Thursday, February 19, 2009

Pacific coast school soon to finally open its doors

If nothing else the path that the Pacific Coast School has travelled this year is a handy study lesson, instructive in the process of municipal politicians, zoning snafus, archaic bureaucracy and misunderstandings among neighbours.

After what seems like the longest period in local history to get something approved, the alternative high school for the city is just about ready to open its doors and get to what it really was designed for, educating students.

The much delayed approval process, most recently thrown a curve by the Ministry of Transportation seems finally close to completion, the zoning approvals ready and the covenants or arrangements required now complete.
Having shown much more patience than really should have been expected, the staff and students of the new School will soon be getting to work, providing a course load designed to reinvigorate the learning process for many students that had fallen through cracks or lost interest in the process.

The Daily News featured the details of the final few steps before the doors open up and formal studies get under way at the Second Avenue West location.

School is about to come to life
Alternate school to get long-awaited approval from municipality
By George T. Baker
The Daily News
Wednesday, February 18, 2009

Pacific Coast School should be getting a final stamp of approval from the city very soon.
The red re-zoning sign was noticeably absent from the proposed school site on Second Avenue, perhaps suggesting that the imminent arrival of approval was at hand.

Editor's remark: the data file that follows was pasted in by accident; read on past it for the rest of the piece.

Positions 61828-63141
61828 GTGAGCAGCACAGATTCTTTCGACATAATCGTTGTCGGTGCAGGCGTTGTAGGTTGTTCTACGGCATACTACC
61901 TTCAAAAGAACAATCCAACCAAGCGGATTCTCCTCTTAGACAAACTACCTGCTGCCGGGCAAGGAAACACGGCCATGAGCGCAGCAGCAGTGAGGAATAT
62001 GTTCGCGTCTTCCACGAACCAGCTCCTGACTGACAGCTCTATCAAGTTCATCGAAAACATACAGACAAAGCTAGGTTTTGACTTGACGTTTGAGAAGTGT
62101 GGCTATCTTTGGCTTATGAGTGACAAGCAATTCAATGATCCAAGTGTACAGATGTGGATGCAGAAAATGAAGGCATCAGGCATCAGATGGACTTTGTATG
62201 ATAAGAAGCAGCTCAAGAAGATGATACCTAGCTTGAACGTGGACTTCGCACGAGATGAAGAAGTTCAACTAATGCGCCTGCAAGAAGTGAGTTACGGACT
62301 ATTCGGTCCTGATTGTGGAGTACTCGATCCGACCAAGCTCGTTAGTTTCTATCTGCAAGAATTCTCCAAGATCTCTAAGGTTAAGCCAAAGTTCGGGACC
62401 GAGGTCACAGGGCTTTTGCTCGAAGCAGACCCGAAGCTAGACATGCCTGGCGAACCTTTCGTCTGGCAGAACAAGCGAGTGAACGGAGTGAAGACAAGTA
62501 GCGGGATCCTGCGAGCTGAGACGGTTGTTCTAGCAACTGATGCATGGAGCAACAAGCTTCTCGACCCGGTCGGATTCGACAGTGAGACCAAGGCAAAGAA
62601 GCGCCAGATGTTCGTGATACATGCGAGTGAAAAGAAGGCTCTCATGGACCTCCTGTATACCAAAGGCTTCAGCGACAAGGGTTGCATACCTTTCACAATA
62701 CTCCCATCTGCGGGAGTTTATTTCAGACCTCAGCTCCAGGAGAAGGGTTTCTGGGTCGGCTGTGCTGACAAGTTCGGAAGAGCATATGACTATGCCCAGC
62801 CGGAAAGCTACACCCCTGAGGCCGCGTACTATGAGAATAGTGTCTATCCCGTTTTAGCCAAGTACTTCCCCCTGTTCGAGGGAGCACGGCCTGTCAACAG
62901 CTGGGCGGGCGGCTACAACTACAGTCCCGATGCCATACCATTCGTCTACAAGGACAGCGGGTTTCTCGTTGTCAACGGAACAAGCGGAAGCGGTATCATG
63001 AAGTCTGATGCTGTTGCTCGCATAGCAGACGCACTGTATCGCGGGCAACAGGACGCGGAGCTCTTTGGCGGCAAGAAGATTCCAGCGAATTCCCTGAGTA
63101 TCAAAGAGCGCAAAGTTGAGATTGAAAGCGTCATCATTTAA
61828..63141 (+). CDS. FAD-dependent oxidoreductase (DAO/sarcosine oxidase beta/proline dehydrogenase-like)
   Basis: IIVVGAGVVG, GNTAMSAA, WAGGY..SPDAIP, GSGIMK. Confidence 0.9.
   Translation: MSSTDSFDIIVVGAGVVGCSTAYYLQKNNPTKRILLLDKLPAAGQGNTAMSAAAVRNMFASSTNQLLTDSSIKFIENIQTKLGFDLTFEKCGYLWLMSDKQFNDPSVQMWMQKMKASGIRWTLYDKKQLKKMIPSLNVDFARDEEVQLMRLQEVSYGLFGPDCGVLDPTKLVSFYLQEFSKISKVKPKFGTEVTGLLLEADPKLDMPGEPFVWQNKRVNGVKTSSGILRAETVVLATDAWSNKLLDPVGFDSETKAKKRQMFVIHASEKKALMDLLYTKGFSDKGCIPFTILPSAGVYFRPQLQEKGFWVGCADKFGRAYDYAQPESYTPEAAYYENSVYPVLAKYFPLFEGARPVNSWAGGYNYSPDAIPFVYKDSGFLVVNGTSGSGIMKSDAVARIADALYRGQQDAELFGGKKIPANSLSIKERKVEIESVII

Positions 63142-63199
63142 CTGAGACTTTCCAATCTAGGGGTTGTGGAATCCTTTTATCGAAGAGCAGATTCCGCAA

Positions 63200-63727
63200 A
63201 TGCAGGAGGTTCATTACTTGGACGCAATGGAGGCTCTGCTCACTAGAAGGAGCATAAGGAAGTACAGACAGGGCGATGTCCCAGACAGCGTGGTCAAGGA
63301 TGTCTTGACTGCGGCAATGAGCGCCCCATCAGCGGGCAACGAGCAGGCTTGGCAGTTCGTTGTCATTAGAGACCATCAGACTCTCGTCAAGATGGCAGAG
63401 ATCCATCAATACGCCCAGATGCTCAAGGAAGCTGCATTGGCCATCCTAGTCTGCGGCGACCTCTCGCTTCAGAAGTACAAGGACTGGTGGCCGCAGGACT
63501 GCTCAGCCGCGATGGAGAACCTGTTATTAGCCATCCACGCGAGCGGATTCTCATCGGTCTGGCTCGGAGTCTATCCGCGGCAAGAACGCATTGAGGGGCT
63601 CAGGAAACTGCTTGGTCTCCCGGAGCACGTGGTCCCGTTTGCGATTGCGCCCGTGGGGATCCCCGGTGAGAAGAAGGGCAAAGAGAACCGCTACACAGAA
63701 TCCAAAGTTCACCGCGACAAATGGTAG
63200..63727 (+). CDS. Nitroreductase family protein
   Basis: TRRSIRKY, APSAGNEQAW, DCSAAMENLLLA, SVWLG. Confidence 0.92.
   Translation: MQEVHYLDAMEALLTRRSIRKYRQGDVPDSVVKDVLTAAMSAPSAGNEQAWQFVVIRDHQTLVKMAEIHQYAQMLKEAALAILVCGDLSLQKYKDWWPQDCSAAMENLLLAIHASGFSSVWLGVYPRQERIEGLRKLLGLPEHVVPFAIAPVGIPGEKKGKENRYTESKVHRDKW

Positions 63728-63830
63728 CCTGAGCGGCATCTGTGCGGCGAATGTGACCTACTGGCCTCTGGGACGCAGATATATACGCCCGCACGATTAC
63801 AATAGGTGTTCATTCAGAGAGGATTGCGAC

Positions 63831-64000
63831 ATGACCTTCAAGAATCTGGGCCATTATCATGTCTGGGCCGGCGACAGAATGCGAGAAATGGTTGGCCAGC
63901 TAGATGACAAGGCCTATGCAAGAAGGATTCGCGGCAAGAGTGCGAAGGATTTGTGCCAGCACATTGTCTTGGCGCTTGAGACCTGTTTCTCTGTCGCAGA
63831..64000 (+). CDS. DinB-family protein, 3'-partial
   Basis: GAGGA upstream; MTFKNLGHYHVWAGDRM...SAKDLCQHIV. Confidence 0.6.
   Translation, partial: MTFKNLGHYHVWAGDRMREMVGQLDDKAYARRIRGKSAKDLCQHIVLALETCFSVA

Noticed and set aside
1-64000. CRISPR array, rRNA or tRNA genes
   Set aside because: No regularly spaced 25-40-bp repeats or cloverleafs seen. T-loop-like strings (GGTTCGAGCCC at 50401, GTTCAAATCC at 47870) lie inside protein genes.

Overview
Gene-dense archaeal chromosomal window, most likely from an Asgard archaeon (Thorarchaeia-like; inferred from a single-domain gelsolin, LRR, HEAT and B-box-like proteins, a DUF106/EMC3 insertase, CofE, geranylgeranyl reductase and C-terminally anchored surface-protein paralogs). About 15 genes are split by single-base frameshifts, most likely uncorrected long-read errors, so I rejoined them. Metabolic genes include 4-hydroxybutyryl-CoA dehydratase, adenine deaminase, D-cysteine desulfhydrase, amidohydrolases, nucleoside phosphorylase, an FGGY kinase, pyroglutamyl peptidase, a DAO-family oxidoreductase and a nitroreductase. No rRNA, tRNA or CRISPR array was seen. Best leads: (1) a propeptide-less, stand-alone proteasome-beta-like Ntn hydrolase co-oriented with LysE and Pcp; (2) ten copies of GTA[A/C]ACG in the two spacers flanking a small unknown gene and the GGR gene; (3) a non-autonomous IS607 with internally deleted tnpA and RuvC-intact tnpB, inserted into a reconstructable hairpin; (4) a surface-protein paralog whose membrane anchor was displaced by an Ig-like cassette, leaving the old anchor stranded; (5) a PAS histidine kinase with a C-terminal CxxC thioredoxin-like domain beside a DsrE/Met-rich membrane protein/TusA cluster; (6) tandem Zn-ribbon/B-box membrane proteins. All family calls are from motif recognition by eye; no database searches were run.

According to Mayor Jack Mussallem, the city is still waiting for the final approvals from the Ministry of Transportation and Infrastructure (Highways) before it approves the school, but he expects it soon.

"You'll see the bylaw finally adopted by council and at that point you'll see the school start at a full-fledged operation," said Mussallem.

The Pacific Coast School has gained much local attention with regards to its proposed location, the first being First Avenue in the Seasports building. That proposition was denied by city council after some opposition to the school from merchants in that area.

The second location has run into bureaucratic stumbling blocks, as the city did not have a proper handle at first on whose authority final approval for the school belongs to, considering Second Avenue is an extension of Highway 16.

Last week, the Daily News reported that the school would not open until the ministry was convinced that three covenants would be guaranteed by the city on the location as City Manager Gord Howie said the city needed to ok it with the Ministry first.

During the last city council meeting, the school district was told it was expected to enter into a covenant registered with the Ministry of Transportation and Infrastructure and the City of Prince Rupert, to restrict a change in the use of the property unless approved by the Ministry of Transportation and Infrastructure and the city.

It was also to have no new access under any circumstances.

There shall be no stopping in the travelled lane on Second Avenue for the dropping-off or picking-up of students. All vehicular traffic associated with the school must use alternate access for the site.

However, Ministry of Transportation media relations director Dave Crebo said that there were no covenants placed upon the school.

"What there was from Ministry of Transportation perspective is a request for a couple letters of confirmation that the ministry would be advised if this property were to change down the road - avoiding a kindergarten," said Crebo.

Crebo said a kindergarten would mean more young children being dropped off in front of the school, something the ministry did not want.

The other letter was from the school board confirming that they have permission from Rupert Square Mall that the school can use the parking space.
Crebo said both have been received.

With it turning out that the covenants are not needed, Mussallem said approval should be imminent.

"The ministry was thinking that they needed more documentation done but since then the ministry is thinking of a simpler process to pursue it and we could be dealing with that matter later this week," said Mussallem.

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